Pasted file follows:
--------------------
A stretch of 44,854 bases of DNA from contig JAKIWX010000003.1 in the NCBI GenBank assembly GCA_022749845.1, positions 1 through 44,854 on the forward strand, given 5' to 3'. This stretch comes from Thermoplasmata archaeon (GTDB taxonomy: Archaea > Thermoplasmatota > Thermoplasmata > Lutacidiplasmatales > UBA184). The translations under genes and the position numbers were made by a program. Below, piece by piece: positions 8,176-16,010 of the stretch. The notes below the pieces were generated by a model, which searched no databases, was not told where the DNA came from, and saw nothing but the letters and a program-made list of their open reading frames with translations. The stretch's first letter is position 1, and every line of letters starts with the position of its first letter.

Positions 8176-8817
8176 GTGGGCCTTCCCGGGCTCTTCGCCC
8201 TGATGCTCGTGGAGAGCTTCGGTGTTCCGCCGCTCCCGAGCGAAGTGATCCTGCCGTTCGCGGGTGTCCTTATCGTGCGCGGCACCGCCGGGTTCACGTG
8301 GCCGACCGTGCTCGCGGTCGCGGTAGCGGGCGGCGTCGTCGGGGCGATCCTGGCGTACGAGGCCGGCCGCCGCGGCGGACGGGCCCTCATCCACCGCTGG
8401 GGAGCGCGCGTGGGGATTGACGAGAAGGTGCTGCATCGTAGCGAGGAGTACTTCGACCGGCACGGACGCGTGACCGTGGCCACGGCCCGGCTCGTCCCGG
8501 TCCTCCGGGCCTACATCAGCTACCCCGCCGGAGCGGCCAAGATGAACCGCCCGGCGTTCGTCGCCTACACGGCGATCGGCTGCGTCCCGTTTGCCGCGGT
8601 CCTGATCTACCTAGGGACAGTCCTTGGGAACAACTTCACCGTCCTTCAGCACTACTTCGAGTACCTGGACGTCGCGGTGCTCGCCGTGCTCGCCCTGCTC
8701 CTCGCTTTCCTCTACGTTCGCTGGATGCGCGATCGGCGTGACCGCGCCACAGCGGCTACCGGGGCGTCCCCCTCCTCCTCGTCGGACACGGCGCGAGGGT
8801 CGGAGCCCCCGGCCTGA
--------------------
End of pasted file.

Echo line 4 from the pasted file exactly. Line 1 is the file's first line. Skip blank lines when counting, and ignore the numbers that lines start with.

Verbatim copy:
8201 TGATGCTCGTGGAGAGCTTCGGTGTTCCGCCGCTCCCGAGCGAAGTGATCCTGCCGTTCGCGGGTGTCCTTATCGTGCGCGGCACCGCCGGGTTCACGTG